BioHCI – Physiological Signal Processing

BioHCI is a comprehensive Python framework to streamline the pre-processing and facilitate the exploration of physiological time-series signal data collected during multiple user studies. It provides flexibility in experimenting with different machine learning and neural network-based approaches for model cross-validation and evaluation using PyTorch and scikit-learn.

This framework assists researchers in the data loading, pre-processing, splitting, and balancing phases, and facilitates quickly exploring deep learning models, with logging, and result visualization. BioHCI allows quick parameter adjustments, comparison of results from multiple learning algorithms, and provides a consistent way of representing data.

Enabling easy re-labeling of the same dataset dramatically accelerates the process of running different experiments with a set of sensor measurements. BioHCI also properly handles unbalanced datasets. This framework is a first step toward a more generalizable solution to physiological signal analysis and interpretation.


Challenges of Classifying Physiological User Data

  1. Data is prone to noise: Physiological signals are susceptible to noise, especially when the data is collected in real-world settings. Moreover, variability among subjects also affects them, making the representation which we aim to extract harder to distinguish. These factors often lead to potential  misrepresentation of results, such as classification of a confounding variable rather than of the signal itself. Physiological data is not straightforward to process, and often requires designing specialized data processing, analysis, and storage tools. BioHCI allows for multiple computational components in the data pre-processing phase (such as signal pre-processing and feature construction) that might be necessary before the data is used as an input into a machine learning algorithm.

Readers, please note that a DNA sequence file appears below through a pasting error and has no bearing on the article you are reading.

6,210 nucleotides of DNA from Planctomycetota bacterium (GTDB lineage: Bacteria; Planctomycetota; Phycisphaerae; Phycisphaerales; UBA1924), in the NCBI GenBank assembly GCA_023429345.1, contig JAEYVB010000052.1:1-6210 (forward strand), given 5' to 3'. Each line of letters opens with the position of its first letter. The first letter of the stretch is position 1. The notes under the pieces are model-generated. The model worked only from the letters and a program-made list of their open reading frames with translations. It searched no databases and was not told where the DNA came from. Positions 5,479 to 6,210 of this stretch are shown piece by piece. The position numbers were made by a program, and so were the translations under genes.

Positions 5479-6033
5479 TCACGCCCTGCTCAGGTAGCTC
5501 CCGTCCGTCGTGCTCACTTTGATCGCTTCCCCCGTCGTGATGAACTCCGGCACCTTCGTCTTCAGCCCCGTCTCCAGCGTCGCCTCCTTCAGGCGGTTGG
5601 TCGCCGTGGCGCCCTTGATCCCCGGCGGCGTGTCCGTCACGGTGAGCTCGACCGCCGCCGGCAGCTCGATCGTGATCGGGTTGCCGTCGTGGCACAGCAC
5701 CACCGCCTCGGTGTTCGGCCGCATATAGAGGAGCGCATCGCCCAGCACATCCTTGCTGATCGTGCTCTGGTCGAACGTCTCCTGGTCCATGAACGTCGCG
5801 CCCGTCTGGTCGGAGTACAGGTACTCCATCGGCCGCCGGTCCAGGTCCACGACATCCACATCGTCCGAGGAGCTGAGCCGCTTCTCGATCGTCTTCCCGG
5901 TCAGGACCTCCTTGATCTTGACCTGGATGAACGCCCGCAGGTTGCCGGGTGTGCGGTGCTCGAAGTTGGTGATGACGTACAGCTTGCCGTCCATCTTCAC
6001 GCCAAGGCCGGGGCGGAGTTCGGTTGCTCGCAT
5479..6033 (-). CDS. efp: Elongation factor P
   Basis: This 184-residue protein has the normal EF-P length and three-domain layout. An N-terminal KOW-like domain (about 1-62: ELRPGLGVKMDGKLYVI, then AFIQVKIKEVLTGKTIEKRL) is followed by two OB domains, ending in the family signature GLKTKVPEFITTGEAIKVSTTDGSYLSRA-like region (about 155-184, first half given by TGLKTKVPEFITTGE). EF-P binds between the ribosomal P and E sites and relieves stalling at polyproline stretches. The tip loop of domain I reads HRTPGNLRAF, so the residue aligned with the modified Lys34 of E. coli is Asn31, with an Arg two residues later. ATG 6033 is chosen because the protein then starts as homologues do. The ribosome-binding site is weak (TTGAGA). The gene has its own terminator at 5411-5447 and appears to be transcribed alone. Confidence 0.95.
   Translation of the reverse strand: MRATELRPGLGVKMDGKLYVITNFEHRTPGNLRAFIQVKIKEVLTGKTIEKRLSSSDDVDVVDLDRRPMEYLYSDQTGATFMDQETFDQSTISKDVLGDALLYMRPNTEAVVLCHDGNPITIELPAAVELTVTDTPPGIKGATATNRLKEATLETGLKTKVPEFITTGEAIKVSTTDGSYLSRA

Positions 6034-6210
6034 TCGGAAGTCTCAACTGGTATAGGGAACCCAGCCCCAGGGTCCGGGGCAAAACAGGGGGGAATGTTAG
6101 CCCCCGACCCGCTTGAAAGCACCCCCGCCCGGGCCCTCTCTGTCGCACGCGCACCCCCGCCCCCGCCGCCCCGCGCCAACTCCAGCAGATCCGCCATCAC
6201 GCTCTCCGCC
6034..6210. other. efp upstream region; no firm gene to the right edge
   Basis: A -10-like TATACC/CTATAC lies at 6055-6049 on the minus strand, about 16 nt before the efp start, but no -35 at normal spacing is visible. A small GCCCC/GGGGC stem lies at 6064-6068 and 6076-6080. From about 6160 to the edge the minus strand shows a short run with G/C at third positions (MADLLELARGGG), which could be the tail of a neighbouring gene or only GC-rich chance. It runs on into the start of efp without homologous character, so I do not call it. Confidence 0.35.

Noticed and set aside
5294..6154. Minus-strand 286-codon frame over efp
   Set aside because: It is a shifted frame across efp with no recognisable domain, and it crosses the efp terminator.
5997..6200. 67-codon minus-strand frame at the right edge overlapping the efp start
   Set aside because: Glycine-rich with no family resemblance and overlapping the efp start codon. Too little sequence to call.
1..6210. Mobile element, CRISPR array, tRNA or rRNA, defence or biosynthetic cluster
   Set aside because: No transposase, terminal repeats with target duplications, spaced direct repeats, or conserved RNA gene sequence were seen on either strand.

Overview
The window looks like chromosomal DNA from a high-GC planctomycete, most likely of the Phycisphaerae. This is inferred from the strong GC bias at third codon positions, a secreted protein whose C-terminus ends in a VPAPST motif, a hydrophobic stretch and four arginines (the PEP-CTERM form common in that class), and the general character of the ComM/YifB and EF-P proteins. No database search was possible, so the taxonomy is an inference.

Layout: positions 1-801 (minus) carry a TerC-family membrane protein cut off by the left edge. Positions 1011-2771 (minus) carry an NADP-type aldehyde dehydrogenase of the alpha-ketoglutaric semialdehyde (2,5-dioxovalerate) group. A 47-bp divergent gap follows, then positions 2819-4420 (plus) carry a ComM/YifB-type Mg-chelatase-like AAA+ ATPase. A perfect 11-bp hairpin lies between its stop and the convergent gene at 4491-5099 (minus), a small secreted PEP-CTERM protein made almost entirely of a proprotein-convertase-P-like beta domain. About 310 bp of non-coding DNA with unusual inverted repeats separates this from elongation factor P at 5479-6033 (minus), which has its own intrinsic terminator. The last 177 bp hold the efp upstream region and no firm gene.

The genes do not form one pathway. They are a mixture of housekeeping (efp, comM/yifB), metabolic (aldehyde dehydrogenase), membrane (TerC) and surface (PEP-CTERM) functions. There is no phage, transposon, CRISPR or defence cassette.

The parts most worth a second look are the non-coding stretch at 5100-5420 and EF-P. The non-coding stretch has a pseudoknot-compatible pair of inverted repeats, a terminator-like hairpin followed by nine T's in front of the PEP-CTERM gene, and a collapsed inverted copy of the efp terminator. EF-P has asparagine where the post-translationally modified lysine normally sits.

2. Signals cannot be directly used with existing machine learning frameworks: For different sensors to intuitively work in the real world, the signal interpretation should be user-independent, not relying on individual calibration. Moreover, data from the same user needs to typically be kept in the same set, either training, validation, or evaluation.
  3. Small datasets: Unlike image or text data, which is widely available online, user physiological data is typically difficult and time-consuming to obtain, often requiring specialized lab equipment and setting. This data can be collected to investigate the subject's response to different phenomena, or to evaluate novel devices which are designed to enhance user experience. These constraints usually result in relatively small datasets, which could pose a problem for several machine learning algorithms, especially neural networks. While BioHCI does not directly address this problem, it facilitates exploration of classification results using different learning algorithms, some of which can be more appropriate for the size of the dataset.


Building Interactive Systems

The BioHCI system can be used to train and evaluate machine learning models for signal interpretation for recognizing different states. After models are trained with high accuracy, they can be deployed to lightweight hardware to be used in real-time systems. Two example applications of such systems are adaptive systems based on brain sensors and recognizing gestures on knitted sensors.

Using brain sensors as implicit inputs would enable a system to continuously collect brain data and make decisions while accounting for users’ cognitive states. The first figure shows the building blocks of an adaptive system incorporating such sensors, in addition to a trained machine learning model capable of recognizing different cognitive states. BioHCI can be used to train the model.

The second figure illustrates processes and component interactions that describe the model creation and the working of an interactive gesture recognition system using knitted sensors as an explicit input. Data collection, training and evaluation happen off-line and typically require more time and computing power. Once a model is trained to high accuracy using BioHCI, it can be deployed on lightweight hardware to recognize gestures in real time, supporting different interactive applications.